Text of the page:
Twenty One Pilots’ ‘Clancy’: All 13 Songs Ranked

Twenty One Pilots don’t do anything small. The Columbus, Ohio duo of singer/guitarist Tyler Joseph and drummer Josh Dun are fans of expansive world-building who’ve cooked up an alternate universe filled with evil empires, oppressed subjects and mysterious forces across a series of albums featuring more hidden clues than Taylor Swift’s Easter basket.

But, like all good things, every story has to come to an end eventually — and for 21P, the final chapter in their long-running Blurryface saga has arrived in the form of their seventh studio album, Clancy. The 13-track collection was originally timed to drop exactly nine years after the Blurryface album, which introduced fans to a title character that Joseph has said represents his (and our) insecurities and anxieties.

On the 2018 concept album follow-up, Trench, the duo introduced the character Clancy and additional elements of a shadowy alternate cement-walled world called Dema on the continent Trench, governed by a group of nine totalitarian bishops and their leader, Nico, who are trying to keep down a rebellion by the Banditos. The story continued on 2021’s Scaled and Icy, a more pop-leaning effort on which Nico was betrayed and narrator Clancy escaped to a an island where he was give the same powers as the Bishops.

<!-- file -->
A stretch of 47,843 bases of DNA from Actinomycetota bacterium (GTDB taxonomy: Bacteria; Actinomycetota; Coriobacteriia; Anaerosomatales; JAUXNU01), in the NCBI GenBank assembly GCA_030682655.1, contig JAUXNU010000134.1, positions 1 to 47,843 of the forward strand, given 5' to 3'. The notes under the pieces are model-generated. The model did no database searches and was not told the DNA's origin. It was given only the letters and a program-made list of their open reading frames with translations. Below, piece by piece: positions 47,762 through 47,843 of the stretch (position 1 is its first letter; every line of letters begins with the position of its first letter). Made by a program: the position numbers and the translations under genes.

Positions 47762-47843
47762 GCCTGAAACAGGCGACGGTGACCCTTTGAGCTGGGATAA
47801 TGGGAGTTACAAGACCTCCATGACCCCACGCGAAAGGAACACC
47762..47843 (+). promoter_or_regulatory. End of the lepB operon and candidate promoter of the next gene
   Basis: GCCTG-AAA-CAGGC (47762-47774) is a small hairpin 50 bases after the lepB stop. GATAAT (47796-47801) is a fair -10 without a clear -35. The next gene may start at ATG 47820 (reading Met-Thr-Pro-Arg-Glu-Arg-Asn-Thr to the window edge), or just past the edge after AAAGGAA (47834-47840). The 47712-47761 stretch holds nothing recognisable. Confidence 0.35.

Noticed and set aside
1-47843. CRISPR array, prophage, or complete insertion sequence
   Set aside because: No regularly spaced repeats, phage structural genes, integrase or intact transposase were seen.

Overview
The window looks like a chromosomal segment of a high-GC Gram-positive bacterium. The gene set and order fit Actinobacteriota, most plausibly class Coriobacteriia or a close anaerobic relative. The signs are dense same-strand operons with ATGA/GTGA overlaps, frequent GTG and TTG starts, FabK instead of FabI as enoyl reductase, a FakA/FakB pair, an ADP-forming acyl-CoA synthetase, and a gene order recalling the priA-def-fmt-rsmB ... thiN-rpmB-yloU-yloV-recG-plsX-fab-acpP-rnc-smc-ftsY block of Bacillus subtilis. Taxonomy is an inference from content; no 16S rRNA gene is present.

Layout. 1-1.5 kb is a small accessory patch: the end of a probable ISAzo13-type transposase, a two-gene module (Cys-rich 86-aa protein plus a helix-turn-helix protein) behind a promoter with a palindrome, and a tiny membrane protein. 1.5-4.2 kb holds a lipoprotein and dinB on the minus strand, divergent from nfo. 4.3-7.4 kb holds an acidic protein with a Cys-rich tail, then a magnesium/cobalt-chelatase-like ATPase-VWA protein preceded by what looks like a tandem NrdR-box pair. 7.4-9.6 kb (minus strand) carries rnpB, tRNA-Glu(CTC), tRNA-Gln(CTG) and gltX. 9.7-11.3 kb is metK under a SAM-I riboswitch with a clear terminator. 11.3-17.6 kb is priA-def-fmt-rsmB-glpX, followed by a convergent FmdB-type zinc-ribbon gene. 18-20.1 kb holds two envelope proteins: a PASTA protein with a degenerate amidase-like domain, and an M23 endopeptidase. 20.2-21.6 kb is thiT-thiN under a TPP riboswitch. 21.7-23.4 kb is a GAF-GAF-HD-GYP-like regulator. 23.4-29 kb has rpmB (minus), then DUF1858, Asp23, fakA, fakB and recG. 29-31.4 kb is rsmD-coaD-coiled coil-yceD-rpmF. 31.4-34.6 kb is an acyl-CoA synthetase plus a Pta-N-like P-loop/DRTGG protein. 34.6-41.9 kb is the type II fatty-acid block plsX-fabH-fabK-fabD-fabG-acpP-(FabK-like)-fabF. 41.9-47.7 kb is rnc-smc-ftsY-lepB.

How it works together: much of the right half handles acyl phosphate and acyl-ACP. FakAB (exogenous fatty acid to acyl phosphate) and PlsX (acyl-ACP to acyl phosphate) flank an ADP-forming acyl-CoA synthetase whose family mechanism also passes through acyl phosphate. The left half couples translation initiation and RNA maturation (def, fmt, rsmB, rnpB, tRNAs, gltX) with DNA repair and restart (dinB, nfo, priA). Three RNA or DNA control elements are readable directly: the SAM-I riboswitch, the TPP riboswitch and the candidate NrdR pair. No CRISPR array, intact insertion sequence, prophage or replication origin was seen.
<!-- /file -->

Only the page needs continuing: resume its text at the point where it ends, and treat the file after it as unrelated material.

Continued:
Always happy to let their music do the talking, the duo have not spoken at length about the conclusion of the story told on Clancy. The album opens with the ominous first single, “Overcompensate,” a classic combo of Dun’s skittery, hard-hitting drums and Joseph’s signature mix of singing and rap-like cadence over lyrics that sprinkle in bits of the ongoing mythology.

As always, Joseph’s storytelling seamlessly intertwines personal struggles with big picture storytelling, from suffocating anxiety that feels life-threatening (“Next Semester,” “Backslide”), to the dread of insomnia (“Routines in the Night”) and the knot-in-stomach ache of a painfully shy person forced to keep brave-facing it in public appearances to keep the show going (“Lavish”).

The album bears the expected hallmarks of the pair’s by-now-familiar rock-meets-beats sound and vision, layered with some new wrinkles of frenetic, punky new wave (“Navigating”) and gentle 1970s AM radio balladry (“The Craving (Jenna’s Version)”).

Keep reading to see how Billboard ranks the songs on 21P’s new LP Clancy, from worst to best, below.


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